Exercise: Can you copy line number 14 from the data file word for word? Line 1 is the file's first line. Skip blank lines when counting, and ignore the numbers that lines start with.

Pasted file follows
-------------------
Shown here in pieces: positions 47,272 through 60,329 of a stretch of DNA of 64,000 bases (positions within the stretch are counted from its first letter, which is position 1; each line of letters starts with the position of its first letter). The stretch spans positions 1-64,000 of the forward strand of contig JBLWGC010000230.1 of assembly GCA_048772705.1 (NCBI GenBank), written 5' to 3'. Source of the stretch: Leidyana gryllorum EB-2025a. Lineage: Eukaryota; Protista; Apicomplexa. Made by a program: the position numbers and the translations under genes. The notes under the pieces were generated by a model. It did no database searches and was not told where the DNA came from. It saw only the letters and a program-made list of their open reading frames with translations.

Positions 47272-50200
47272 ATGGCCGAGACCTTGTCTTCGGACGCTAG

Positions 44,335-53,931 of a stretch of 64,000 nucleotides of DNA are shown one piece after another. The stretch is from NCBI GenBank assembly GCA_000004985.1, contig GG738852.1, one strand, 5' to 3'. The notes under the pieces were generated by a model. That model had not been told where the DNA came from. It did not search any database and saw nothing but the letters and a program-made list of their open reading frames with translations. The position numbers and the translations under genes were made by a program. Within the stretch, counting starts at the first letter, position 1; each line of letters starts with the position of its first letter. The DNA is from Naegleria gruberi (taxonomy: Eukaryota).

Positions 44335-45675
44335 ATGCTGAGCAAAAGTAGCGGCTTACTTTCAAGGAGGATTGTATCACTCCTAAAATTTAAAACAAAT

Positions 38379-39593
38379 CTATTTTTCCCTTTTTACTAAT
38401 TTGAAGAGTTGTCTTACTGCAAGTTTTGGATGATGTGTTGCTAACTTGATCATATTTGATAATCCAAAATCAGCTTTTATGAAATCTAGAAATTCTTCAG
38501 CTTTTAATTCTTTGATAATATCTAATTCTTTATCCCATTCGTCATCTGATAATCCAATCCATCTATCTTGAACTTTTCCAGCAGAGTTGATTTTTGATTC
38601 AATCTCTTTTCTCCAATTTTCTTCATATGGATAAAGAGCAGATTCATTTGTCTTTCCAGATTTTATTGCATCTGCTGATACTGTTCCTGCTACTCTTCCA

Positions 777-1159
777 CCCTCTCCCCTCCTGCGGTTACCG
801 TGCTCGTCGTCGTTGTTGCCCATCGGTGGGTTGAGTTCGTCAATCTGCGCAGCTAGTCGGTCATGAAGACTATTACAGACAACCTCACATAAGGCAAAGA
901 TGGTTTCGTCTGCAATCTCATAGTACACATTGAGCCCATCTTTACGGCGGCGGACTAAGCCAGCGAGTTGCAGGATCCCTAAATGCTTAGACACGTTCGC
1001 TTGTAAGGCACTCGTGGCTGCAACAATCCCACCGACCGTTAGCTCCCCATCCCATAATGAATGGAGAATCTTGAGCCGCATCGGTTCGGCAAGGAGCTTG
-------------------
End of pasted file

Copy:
801 TGCTCGTCGTCGTTGTTGCCCATCGGTGGGTTGAGTTCGTCAATCTGCGCAGCTAGTCGGTCATGAAGACTATTACAGACAACCTCACATAAGGCAAAGA